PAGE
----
10 Types of Bridal Bouquets
When planning your own wedding there is so much to think about, the dress, the guest list, the menu and cake. However, no one aspect of the planning process seems as foreign, to most, as the bridal bouquet. When speaking to your florist it can feel like they are speaking a different language. This may leave you feeling insecure about whether or not you are getting the type of bouquet you have been envisioning.
To help combat this common problem, it is always good to understand some of the more common styles of bridal bouquets available before you go into a consultation. Not only will this help you understand what your florist is saying, it will help your florist to better understand what you are looking for as well.
A nosegay is a small arrangement that consists entirely of one type of flower. This arrangement contains no greenery between the flowers but often has greenery around the base. Sometimes nosegays may be placed in a small, and often silver, cone called a tussy-mussy. This was particularly popular in the Victorian era making it an excellent choice for a Victorian themed wedding.
A posy bouquet is a small round and tightly packed bouquet with nothing trailing off of the arrangement. You will often see these simple bouquets in wedding magazines as they are very modern and elegant as well as versatile.
The image at the top of the page is a posy bouquet. You can see how it is easily held in one hand and is wrapped neatly with a ribbon around the base. It is easy to see why these bouquets are a popular choice among modern brides. They easily fit into any theme and are beautiful but understated allowing the bride to remain the highlight of the event.
An arm sheaf, also called a presentation bouquet, sits in the nook of your arm when carried. Alternatively you can carry it like the bridesmaid shown in the picture. This arrangement contains several long-stemmed flowers bound together lightly with a ribbon. Alternatively, an arm sheaf can be one dramatic flower, like a calla lily. This style of bridal bouquet is ideal for a couple on a budget or to create a dramatic impression.
A composite flower is a very interesting bouquet. It consists of hundreds of flower petals all wired together to create the look of one very large flower. Due to the amount of work such an arrangement takes, this choice can be a costly one. However, if you are striving for something interesting and truly unique, this may be the choice for you.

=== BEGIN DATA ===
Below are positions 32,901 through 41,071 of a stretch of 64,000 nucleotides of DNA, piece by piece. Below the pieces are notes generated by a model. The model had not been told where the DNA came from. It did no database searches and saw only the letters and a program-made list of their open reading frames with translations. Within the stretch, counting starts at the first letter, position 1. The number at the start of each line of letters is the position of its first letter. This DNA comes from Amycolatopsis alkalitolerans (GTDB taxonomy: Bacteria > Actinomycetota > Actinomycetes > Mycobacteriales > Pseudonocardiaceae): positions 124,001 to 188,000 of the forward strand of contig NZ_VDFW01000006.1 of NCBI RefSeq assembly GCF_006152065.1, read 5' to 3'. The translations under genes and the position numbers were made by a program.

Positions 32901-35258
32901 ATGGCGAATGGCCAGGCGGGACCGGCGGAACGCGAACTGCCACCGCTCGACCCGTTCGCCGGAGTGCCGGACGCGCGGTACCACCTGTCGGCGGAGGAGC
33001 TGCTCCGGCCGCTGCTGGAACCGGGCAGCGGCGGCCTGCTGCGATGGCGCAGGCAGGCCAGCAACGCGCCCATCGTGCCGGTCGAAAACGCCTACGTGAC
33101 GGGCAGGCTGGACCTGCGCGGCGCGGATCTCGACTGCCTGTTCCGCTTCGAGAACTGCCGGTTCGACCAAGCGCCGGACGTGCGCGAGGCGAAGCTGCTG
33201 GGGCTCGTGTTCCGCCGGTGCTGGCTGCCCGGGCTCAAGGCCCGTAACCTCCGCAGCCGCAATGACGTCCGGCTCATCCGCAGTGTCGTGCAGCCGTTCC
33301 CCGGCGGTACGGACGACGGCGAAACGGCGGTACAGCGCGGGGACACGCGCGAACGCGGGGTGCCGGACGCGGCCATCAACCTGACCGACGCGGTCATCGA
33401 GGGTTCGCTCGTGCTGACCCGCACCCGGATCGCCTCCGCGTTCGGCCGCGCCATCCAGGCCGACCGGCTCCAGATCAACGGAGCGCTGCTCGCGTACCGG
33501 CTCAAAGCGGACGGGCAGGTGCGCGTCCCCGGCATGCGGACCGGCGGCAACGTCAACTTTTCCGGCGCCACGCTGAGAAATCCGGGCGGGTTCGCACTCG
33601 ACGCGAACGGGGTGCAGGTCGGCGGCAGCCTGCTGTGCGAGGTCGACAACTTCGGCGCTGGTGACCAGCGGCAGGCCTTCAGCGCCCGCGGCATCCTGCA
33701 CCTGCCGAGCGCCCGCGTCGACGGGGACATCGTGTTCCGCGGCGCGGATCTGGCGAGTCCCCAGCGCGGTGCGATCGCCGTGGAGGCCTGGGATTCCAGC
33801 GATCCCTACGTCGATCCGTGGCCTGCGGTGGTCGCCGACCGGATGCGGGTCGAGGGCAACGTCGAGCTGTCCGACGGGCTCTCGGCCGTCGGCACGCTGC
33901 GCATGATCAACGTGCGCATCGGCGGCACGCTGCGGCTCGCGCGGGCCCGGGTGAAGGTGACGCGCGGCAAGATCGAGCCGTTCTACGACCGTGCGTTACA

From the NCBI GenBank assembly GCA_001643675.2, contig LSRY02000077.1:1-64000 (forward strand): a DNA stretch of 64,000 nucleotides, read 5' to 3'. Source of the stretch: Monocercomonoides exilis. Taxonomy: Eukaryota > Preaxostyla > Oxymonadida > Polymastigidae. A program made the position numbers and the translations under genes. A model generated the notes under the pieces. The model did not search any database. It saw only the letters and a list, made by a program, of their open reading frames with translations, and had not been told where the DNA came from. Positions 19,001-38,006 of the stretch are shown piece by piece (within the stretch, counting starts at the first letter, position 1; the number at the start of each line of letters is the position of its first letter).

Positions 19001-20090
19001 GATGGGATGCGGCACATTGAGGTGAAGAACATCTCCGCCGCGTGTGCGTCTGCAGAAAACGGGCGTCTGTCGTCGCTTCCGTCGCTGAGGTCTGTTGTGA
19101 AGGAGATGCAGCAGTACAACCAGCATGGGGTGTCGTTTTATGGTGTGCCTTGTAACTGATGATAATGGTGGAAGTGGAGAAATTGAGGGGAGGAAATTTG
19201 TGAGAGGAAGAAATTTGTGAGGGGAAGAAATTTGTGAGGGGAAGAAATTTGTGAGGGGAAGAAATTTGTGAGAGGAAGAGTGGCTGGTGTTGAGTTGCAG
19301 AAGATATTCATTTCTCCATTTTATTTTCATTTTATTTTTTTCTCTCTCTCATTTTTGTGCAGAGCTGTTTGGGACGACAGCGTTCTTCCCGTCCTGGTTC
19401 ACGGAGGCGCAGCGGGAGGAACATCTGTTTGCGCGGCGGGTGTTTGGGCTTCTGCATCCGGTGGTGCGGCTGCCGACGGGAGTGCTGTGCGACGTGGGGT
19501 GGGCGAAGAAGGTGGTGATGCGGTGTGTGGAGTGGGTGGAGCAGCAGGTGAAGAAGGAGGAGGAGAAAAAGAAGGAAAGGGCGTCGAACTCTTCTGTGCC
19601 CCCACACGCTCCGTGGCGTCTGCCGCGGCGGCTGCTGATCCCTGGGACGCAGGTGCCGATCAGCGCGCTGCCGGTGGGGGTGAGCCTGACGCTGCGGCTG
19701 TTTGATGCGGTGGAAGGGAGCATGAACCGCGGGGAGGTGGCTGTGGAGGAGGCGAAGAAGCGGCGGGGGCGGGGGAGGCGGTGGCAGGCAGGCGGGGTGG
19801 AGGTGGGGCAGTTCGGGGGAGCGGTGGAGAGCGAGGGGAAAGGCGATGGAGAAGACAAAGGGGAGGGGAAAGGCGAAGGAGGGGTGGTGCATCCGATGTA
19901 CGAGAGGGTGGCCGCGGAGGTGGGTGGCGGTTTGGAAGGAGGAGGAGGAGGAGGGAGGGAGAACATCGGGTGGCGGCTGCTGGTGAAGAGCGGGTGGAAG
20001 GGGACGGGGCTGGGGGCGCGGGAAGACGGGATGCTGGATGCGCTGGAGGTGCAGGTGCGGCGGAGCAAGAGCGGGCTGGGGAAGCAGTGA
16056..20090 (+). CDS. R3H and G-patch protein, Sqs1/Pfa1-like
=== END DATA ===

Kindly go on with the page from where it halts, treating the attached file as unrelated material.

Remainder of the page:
A cascading bouquet typically contains a wide assortment of blooms and greens. The front of this arrangement falls toward the ground giving it a waterfall, or cascading, look. Once again, due to the amount of work and the large number of flowers this takes, it may be a more costly option than a simpler bouquet. However, a cascade is optimal if you are looking to send a message of romance and ornateness.
A pomander is perfect for a spunky and nontraditional sort of bride. A pomander is comprised of one type of flower, attached to a form, to create a perfect ball of flowers. The pom is then carried by a ribbon. Pomanders are frequently used as décor or for young flower girls as well as brides.
These bouquets can be a variety of shapes and sizes. The real differentiating feature is the tulle and netting the surrounds the bouquet. While this may sound a little odd at first, you can see in the picture that the result can be quite stunning.
This tightly packed and European influenced arrangement is very carefully planned to create circles of flowers. In the center is one color surrounded by a ring of another color.
Round bouquets are among the most common type of bridal bouquets. They are very round and can be a wide variety of sizes. They may contain only one type of flower or several different blooms. Sometimes these arrangements will contain greenery, other times they will not.
A hand-tied bouquet is ideal for the do-it-yourself bride or for a more casual affair. These arrangements can contain any number of flowers and greenery. They are loosely bound together with some ribbon and have a very free-form look to them. Often, these arrangements look as if you just picked the flowers out of the garden as some blooms sit higher than others.